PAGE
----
Last year at this time, Henry Burris was the starting QB of the Ottawa REDBLACKS, with Trevor Harris nipping at his heels. Jim Popp was still trying to prove that he could be both a coach and a GM. Scott Milanovich and Jim Barker were in charge of the Argos during their first season away from Rogers Place. Kent Austin was grumpy and unshaven.
To begin the 2017 season, Trevor Harris takes over as the REDBLACKS’ starting QB from the retired Henry Burris. Jim Popp has reunited with Marc Trestman to try to turn the good ship Argo around. Jacques Chapdelaine loses the ‘interim’ tag and takes over as Head Coach of the Alouettes. Kent Austin is still grumpy and unshaven.
Because of all of these changes, I have put off writing this post for about two and a half weeks, as I cannot decide which team will finish where in the East Division. So here goes my best guess…
The greatest catch in the REDBLACKS’ short history – caught by a guy the team didn’t re-sign in free agency, and thrown by a guy who retired.
The REDBLACKS are learning that it’s hard to keep a team intact after it wins the Grey Cup.
Let’s start at quarterback.
Trevor Harris was signed with the intention that he would one day become the REDBLACKS’ number one QB. The REDBLACKS thought that was in 2016, but after a red-hot start, Harris was hurt in Week 5 and never regained his early season form. He struggled down the stretch, Henry Burris took over, and well, you saw what happened.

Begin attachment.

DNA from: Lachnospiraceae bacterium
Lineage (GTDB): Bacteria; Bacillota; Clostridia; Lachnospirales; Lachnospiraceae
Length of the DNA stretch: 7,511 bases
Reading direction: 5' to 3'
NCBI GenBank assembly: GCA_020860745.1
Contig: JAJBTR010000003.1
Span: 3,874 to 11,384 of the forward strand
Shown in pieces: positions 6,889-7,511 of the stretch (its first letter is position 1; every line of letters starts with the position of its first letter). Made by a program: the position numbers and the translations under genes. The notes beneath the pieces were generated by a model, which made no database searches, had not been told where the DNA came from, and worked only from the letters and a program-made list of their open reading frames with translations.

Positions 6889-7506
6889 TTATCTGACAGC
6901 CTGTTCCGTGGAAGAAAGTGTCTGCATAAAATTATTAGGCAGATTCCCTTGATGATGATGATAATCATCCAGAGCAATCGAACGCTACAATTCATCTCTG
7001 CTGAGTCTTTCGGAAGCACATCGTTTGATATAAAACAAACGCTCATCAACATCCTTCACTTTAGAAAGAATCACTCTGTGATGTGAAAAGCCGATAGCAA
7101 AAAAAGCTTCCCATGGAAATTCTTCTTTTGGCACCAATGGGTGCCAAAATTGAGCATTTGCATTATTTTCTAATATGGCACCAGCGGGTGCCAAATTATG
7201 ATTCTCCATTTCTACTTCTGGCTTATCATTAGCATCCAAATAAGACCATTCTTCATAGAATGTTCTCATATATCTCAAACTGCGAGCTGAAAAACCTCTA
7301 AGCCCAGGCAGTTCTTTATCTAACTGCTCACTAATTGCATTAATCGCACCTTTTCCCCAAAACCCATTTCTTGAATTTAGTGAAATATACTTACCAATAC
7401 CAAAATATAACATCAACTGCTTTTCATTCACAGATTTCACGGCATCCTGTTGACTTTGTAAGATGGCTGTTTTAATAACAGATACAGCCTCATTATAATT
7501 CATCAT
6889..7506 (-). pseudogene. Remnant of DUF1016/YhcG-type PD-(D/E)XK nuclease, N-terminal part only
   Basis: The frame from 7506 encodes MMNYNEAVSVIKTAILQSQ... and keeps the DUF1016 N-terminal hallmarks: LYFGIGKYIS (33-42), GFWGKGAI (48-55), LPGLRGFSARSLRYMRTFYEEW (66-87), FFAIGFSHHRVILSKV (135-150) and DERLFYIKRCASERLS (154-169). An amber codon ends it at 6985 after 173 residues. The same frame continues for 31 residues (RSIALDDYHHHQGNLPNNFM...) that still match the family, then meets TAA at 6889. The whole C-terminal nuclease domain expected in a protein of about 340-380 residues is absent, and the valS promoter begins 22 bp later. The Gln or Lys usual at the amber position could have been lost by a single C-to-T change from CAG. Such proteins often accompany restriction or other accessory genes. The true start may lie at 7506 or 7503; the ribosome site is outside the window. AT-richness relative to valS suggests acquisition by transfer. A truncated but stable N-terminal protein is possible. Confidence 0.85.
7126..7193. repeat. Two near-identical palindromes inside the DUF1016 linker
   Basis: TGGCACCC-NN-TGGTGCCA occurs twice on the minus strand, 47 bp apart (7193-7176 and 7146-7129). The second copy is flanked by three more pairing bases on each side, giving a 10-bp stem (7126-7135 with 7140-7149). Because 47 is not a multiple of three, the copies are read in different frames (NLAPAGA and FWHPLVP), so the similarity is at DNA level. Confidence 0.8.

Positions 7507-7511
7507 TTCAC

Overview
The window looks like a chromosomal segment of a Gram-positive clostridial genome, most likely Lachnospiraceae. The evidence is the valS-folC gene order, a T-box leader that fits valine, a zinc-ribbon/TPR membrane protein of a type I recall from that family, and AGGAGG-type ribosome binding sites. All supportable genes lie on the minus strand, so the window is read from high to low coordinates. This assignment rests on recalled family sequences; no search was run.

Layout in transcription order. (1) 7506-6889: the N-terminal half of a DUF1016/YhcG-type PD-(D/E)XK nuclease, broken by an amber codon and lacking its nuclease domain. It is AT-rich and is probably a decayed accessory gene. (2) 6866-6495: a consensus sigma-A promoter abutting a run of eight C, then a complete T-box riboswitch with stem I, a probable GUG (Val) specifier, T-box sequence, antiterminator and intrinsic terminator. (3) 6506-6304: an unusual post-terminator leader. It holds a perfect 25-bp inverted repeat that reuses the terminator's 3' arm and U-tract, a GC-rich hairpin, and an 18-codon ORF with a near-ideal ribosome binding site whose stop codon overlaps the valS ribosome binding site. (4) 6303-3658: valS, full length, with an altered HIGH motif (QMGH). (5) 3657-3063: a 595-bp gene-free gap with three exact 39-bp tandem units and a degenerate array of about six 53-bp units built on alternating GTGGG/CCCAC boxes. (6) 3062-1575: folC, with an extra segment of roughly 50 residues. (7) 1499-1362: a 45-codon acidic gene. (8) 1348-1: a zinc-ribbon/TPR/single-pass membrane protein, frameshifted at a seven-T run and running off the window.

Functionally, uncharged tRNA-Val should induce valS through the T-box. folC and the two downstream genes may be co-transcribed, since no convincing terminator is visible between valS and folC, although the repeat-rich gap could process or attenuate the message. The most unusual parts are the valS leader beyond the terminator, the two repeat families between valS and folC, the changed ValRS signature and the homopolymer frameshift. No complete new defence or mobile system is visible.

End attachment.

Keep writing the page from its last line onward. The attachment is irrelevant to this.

Now that Burris has retired, there is no question that this is Harris’ team. The question is whether the succession plan will work.
One issue that has been pointed out is that while Harris often starts out the season well, he fades in the latter half of the season. The problem the REDBLACKS face this year is that they don’t have a Henry Burris riding shotgun to pick up the slack. That role now belongs to Drew Tate, who’s only started a whole two games in the last two seasons.
The news for Harris doesn’t get better. During the off-season, the REDBLACKS lost two of their four 1000+ yard receivers. Ernest Jackson, he of the Grey Cup game-winning catch, moved on to Montreal, while Chris Williams went due west and ended up with the BC Lions. Can Greg Ellingson and Brad Sinopoli be as effective without Jackson and Williams as foils? That’s one of the bigger questions for the REDBLACKS this year, as the team heavily relied on its aerial attack in making its way to the Grey Cup.
As for the REDBLACKS’ defence, in 2016 it was in the middle of pack statistically. There aren’t any huge names; it’s a defence by committee. One noteable loss is that of DB Abdul Kanneh. But this is actually a win for Ottawa, as Kanneh was good for at least one PI flag per game.
Nevertheless, the REDBLACKS’ season will largely depend on Trevor Harris. If he can keep Ottawa’s passing game going, the REDBLACKS have a good chance at getting back to the Grey Cup game.
The Alouettes cleaned house last season after Jim Popp’s dismal coaching record, coupled with a couple of high profile locker room and practice incidents, led the Alouettes to one of their most tumultuous seasons in recent memory. Jacques Chapdelaine takes over Head Coach duties minus the ‘interim’ tag, and Kavis Reed is now the Alouettes’ GM.
Yes, you read that correct. Kavis Reed is a General Manager of a CFL team.
For whatever reason, Kavis Reed is someone who has managed to fail upwards.
I just don’t get it.
He couldn’t count to thirteen in 2009.